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Why We Pushed For Biotech Adoption In Nigeria – Akinsola

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Modern biotechnology has been identified as an important tool that can help countries to achieve food sufficiency/security, industrial growth, health improvement and environmental sustainability. In the face of our growing population, this technology holds a lot of promise for the development of our agricultural sector, food security and industrial growth.

The national coordinator of the Real-Life Global Humanitarian Foundation, a biotechnology advocacy group, Mr. Akinsoji Akinsola, told journalists during a peaceful demonstration in support of modern biotechnology in Abuja that government should not waste time in fully adopting  biotechnology, describing it as a technology that would guarantee food sufficiency, boost the economy and improve farmers’ yield.

He said biotechnology has enormous potential and could help the nation revive sectors of its economy such as the textile industry, boost the agricultural sector, and ensure food security for its teeming population. This was even as he slammed detractors of the technology, dismissing them as unpatriotic, hypocrites and lacking in scientific proofs to justify their claims. He urged government to fast-track processes that would facilitate the commercialisation of genetically modified organisms in the country.

“We’re here to tell the whole world it is time for Nigeria to embrace biotechnology fully without any hindrances whatsoever. We don’t know why anybody would be against biotechnology. It will give us food sufficiency, help the economy, farmers yield. Let people against this technology come with scientific proofs. We just believe they are just paying the bills.

“Let’s ask the simple question, we have fixed land in Nigeria and with the number of farmers reducing every day and population increasing, can the traditional hoe and cutlass agriculture subsist? Then if you say you don’t want biotech, it causes cancer and problems, what of the vaccines you take which go directly to the blood. Food doesn’t go directly to the blood they’re processed, but you don’t think about the insulin that goes straight to the bloodstream. People who are against biotech use insulin when they’re sick, they take vaccines, they’re biotech products so, it’s hypocritical.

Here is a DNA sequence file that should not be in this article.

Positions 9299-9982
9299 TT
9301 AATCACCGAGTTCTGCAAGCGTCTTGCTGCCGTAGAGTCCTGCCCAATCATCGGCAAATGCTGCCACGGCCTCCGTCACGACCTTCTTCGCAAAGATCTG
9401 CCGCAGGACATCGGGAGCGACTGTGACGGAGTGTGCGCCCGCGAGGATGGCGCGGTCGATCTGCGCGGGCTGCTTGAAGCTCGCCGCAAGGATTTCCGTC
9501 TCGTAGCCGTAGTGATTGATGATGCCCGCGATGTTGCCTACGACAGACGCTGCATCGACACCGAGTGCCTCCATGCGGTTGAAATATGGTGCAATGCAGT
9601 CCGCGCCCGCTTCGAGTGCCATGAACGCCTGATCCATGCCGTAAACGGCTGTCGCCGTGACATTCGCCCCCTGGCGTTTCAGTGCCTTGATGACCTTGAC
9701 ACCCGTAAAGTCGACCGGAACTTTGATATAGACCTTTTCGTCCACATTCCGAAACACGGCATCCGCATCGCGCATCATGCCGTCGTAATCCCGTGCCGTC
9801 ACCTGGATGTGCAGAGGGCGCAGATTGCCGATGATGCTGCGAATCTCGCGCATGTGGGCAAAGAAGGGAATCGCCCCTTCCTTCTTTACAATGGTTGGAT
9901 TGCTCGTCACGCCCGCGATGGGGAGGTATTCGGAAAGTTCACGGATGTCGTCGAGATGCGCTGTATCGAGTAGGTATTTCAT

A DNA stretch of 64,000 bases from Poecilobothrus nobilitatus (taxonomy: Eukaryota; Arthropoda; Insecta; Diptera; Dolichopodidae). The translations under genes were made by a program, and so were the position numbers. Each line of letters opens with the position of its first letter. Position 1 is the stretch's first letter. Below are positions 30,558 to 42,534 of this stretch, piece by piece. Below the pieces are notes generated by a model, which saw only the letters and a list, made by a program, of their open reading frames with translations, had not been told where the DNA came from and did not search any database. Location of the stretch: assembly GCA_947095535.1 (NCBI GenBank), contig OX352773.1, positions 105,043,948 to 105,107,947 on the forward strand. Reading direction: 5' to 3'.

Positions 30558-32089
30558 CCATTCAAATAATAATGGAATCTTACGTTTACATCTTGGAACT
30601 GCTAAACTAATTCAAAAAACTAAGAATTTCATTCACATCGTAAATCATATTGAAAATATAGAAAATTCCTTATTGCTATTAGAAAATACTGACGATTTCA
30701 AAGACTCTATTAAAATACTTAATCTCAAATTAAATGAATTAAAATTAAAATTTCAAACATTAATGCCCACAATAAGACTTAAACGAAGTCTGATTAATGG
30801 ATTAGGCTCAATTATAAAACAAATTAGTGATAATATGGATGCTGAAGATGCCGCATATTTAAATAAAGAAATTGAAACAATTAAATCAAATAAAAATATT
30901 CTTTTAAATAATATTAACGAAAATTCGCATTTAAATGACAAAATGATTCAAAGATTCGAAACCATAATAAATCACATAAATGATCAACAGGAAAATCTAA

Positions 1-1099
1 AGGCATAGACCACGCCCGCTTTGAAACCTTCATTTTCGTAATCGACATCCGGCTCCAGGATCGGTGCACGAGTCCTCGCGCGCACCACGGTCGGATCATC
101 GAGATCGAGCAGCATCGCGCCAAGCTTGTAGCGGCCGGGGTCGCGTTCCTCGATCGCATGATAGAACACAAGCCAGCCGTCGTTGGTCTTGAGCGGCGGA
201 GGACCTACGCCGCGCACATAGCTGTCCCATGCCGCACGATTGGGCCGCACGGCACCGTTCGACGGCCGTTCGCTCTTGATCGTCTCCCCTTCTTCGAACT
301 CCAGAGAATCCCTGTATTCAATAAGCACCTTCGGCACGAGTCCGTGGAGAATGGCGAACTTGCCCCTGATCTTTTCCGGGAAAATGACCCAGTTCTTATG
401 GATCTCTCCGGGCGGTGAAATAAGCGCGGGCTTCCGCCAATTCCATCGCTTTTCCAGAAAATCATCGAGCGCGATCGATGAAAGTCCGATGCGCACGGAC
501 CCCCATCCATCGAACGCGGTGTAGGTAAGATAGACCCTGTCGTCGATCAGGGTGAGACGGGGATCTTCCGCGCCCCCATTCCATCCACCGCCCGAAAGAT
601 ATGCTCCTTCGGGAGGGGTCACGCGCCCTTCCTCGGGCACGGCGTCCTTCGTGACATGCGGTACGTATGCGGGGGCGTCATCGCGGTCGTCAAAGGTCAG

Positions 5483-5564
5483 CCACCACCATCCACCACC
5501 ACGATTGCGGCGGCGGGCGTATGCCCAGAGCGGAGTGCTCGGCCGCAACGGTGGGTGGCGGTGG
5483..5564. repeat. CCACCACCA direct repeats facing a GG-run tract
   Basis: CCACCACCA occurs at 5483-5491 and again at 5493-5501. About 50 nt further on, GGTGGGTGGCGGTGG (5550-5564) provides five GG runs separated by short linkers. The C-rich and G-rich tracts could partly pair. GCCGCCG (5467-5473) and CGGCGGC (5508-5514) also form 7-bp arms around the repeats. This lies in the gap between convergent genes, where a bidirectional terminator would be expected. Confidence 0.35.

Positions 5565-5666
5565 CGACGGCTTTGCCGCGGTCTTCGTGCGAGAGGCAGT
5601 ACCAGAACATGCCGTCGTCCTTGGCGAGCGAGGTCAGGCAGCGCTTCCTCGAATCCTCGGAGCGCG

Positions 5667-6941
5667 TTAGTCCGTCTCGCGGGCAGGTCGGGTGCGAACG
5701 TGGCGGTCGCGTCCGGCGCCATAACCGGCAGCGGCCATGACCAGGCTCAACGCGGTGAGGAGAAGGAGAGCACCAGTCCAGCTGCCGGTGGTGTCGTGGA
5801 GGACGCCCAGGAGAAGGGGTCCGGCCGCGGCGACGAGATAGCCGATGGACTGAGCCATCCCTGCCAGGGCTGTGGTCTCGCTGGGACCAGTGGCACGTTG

“There’s nothing scientific about their claims. They should come with facts of who has been affected, which cancer case has been traced directly to GMOs or biotech,” he said.

He reiterated the technology has the capacity to revamp the nation’s moribund textile sector, adding the nation is ripe for commercialization of GM products.

He added: “I have been to Kano series of times and there are lots of streets where you will see moribund textile industries. This can gear up the industries, you can imagine how many people can be employed and empowered with that.

“We’ are ripe for the commercialization of biotech products. It is a welcome development for Nigeria. We are talking about cowpea that is resistant to Maruca. It will improve yields and it has no negative impact. It is homegrown. I think everybody should come on board let us embrace the technology. Countries that have embraced it are reaping the reward, we are far behind. We should not even be talking of acceptability now but advancing, of developing our own seeds. We should be taking about the economics of the technology.”

 

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